St. Luke’s East Hospital: Eliminating Unnecessary Central Lines Reduces CLABSI

The advantages of a central line are obvious when a patient needs drugs given through their veins over a long period of time, or for kidney dialysis. In these cases, a central line is easier and less painful than having needles inserted in the patient’s veins each time they need therapy.

But it was determining the necessity of a central line on a daily basis that proved most effective for Saint Luke's East Hospital in cutting its rate for central line-associated bloodstream infections (CLABSI) by more than half.

The process was straightforward. The 238-bed hospital, located in Lee’s Summit, Mo., instituted a multidisciplinary daily review of all central lines in use to determine if any given line was eligible to be removed.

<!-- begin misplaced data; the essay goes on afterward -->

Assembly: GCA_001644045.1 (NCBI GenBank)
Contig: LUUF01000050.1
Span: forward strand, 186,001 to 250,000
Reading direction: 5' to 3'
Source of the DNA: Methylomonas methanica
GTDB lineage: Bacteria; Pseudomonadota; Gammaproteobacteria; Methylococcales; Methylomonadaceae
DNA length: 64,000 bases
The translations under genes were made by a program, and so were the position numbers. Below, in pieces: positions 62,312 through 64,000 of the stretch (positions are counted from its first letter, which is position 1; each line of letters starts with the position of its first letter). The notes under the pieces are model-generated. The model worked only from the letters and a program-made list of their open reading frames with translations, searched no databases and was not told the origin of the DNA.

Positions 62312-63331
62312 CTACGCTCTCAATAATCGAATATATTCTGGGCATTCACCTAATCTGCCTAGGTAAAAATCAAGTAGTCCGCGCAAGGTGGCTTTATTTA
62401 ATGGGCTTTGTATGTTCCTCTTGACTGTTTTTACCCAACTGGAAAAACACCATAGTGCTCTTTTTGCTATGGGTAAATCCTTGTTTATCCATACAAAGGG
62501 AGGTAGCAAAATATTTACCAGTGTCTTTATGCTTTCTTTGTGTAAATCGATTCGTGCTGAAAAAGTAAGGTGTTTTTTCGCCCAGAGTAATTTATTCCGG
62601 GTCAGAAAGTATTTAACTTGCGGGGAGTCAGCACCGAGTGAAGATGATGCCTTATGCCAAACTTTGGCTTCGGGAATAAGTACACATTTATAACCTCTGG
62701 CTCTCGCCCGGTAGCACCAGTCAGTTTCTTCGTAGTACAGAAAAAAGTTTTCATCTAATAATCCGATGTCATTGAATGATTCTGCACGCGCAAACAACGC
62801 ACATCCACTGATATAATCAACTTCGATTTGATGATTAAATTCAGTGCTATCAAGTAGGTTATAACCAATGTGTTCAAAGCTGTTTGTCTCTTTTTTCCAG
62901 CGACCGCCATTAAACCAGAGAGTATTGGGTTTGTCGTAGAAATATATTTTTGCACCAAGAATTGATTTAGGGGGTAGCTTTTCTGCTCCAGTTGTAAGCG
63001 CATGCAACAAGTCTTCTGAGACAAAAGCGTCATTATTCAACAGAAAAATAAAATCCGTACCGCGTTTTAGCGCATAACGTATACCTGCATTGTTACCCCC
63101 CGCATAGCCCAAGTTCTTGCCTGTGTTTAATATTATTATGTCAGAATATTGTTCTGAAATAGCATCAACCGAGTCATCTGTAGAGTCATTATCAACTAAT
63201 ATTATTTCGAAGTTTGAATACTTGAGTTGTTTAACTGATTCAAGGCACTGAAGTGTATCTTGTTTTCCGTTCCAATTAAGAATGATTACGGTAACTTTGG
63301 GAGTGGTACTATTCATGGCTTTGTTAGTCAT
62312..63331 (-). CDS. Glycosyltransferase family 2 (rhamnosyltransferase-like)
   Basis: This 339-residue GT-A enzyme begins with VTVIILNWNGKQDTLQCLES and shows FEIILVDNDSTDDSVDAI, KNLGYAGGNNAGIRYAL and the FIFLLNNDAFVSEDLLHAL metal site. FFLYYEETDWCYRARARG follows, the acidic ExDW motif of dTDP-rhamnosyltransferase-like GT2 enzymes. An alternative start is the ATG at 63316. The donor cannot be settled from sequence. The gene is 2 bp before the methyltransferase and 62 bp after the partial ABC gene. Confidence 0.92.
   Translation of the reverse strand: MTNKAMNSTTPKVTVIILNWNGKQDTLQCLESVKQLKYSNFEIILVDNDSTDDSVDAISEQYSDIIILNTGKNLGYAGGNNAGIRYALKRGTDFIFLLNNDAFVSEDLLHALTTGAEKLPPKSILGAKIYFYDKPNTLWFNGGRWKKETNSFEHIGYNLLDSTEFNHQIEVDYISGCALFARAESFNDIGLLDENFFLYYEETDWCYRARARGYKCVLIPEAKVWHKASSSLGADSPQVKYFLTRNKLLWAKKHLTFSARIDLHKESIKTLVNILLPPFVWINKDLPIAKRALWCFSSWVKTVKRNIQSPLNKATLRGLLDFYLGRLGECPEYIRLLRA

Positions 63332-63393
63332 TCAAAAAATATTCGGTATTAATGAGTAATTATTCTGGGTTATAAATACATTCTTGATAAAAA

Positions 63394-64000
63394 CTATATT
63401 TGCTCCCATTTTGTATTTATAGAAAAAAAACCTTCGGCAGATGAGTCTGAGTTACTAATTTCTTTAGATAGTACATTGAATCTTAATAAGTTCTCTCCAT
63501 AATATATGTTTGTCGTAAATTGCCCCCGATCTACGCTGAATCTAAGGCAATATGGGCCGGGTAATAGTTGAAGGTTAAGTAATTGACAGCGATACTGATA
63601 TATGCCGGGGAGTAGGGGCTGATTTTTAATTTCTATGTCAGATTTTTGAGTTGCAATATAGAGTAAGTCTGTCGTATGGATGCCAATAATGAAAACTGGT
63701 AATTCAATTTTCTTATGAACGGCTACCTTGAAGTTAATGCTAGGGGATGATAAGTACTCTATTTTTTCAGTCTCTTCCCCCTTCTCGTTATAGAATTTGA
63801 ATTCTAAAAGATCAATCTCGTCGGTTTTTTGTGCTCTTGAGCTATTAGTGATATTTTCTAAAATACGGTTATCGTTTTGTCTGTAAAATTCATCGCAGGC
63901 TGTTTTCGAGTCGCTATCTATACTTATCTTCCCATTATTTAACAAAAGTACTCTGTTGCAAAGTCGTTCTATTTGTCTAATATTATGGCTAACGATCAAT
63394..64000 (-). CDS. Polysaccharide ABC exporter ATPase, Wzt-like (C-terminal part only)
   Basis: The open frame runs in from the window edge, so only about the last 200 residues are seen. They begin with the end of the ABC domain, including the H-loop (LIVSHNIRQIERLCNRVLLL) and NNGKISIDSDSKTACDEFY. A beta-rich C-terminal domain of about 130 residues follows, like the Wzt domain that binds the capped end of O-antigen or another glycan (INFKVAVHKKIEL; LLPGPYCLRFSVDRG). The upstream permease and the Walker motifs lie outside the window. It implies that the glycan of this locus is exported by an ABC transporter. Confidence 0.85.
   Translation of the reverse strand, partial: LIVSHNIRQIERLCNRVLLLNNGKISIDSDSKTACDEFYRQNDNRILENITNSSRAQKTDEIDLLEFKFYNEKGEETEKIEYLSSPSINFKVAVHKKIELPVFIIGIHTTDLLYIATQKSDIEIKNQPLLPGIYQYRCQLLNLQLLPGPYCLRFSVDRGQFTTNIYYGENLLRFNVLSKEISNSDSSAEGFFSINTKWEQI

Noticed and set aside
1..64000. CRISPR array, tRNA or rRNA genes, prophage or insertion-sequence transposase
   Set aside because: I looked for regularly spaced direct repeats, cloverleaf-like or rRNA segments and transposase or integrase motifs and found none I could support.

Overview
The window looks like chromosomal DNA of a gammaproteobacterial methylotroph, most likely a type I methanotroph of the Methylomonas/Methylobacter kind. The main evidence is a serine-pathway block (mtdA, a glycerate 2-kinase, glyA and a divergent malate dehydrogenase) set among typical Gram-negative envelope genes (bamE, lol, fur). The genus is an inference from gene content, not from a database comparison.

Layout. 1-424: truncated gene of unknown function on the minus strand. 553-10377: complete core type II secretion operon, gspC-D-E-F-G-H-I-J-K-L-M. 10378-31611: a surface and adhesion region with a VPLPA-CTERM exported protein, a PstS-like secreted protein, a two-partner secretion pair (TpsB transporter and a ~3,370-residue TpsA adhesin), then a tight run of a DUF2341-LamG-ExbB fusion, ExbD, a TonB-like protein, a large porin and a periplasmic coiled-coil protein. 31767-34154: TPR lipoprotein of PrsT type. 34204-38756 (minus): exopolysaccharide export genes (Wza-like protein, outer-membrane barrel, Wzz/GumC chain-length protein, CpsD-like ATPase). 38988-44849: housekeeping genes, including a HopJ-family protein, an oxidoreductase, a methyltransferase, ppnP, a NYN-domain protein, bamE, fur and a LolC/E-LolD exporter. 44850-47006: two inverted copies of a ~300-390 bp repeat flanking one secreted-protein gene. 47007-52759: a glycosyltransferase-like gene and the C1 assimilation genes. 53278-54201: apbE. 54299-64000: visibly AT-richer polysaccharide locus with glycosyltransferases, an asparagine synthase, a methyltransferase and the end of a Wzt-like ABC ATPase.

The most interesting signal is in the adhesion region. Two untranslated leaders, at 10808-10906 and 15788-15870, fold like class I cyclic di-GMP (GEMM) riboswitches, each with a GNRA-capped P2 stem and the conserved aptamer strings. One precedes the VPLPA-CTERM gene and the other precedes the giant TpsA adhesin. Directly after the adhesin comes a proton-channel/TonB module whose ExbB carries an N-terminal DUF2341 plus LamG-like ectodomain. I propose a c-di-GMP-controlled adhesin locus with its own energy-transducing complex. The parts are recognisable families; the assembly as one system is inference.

A daily report on lines was generated, which unit leaders then took to the nursing team to discuss with providers. Each day, unit leaders filled out the daily report with the indications for keeping in any lines.

The process has reduced CLABSI at St. Luke’s East from 12 in 2021 to five in 2022. Like other hospitals and health systems that have reduced health care-associated infections, the St. Luke’s East team cites strong support from leadership to reduce patient harm as a critical reason for their success.

Key Takeaways

Targeted Problem: CLABSI
Interventions Used:

  • Generated daily report of lines for unit leadership
  • Multidisciplinary team then reviewed lines to determine which ones could be removed; leaders documented indications for any lines that were kept in.

Impact:  Reduced CLABSI from 12 in 2021 to 5 in 2022 

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